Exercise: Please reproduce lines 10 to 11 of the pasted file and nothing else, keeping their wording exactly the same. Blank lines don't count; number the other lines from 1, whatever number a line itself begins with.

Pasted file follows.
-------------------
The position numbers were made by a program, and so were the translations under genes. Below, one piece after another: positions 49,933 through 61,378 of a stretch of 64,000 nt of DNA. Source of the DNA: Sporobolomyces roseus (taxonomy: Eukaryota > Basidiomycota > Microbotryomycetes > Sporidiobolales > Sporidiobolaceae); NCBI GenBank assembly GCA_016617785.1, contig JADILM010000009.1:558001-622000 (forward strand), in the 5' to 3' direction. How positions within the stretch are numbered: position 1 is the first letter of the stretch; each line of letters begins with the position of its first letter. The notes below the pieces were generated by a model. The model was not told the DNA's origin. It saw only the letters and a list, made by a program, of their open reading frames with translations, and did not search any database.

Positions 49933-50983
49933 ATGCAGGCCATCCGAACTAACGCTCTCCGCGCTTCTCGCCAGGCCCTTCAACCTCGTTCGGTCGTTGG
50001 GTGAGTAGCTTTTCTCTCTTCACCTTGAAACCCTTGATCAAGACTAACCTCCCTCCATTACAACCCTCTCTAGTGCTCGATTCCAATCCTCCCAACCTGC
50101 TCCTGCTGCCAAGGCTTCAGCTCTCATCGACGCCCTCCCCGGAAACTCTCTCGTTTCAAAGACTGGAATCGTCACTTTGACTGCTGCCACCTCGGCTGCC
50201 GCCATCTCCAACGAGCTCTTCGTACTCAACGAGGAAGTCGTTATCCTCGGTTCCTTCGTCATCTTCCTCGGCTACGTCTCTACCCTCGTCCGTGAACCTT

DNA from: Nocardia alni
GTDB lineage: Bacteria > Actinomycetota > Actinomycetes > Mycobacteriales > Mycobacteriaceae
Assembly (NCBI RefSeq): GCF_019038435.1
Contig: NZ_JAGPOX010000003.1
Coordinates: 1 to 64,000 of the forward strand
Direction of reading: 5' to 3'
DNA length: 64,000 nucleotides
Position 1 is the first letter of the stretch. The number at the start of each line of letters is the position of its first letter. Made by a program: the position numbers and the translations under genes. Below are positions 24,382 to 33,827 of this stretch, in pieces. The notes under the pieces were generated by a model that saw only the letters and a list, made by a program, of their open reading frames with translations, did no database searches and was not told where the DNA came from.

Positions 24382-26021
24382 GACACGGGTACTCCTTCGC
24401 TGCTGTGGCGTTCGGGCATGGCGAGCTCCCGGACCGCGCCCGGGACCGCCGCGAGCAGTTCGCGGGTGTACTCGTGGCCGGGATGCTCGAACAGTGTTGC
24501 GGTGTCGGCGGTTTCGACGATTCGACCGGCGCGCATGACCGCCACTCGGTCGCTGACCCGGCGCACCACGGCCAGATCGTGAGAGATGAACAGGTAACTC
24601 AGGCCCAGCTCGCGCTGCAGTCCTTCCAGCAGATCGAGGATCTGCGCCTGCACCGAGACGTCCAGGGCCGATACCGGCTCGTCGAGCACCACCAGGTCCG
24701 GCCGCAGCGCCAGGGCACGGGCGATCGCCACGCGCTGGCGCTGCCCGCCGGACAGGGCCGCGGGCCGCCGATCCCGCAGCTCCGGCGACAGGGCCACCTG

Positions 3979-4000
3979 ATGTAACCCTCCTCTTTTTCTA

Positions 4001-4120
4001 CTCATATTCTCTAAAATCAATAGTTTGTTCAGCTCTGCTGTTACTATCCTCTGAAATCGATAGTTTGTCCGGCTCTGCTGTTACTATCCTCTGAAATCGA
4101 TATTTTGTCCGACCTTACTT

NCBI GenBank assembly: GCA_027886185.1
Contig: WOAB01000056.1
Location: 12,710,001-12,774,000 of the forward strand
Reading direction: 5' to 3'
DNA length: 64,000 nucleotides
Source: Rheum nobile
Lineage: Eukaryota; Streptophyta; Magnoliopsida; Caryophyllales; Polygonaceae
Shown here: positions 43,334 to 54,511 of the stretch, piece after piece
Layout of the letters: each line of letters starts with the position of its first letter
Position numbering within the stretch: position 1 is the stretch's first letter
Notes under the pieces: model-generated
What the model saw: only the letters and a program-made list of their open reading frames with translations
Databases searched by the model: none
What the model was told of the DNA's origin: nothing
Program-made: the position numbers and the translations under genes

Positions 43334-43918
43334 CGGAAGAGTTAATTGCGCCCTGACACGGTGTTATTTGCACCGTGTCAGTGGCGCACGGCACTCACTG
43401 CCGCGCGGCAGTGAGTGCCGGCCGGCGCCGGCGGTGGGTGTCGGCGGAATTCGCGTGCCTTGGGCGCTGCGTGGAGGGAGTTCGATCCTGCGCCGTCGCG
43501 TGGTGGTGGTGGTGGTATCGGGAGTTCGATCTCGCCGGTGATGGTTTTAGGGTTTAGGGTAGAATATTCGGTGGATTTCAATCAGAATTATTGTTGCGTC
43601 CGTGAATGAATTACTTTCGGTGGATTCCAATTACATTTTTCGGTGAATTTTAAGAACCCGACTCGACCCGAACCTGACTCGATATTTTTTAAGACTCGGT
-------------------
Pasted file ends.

Contig: NZ_JAGPOX010000003.1
Coordinates: 1 to 64,000 of the forward strand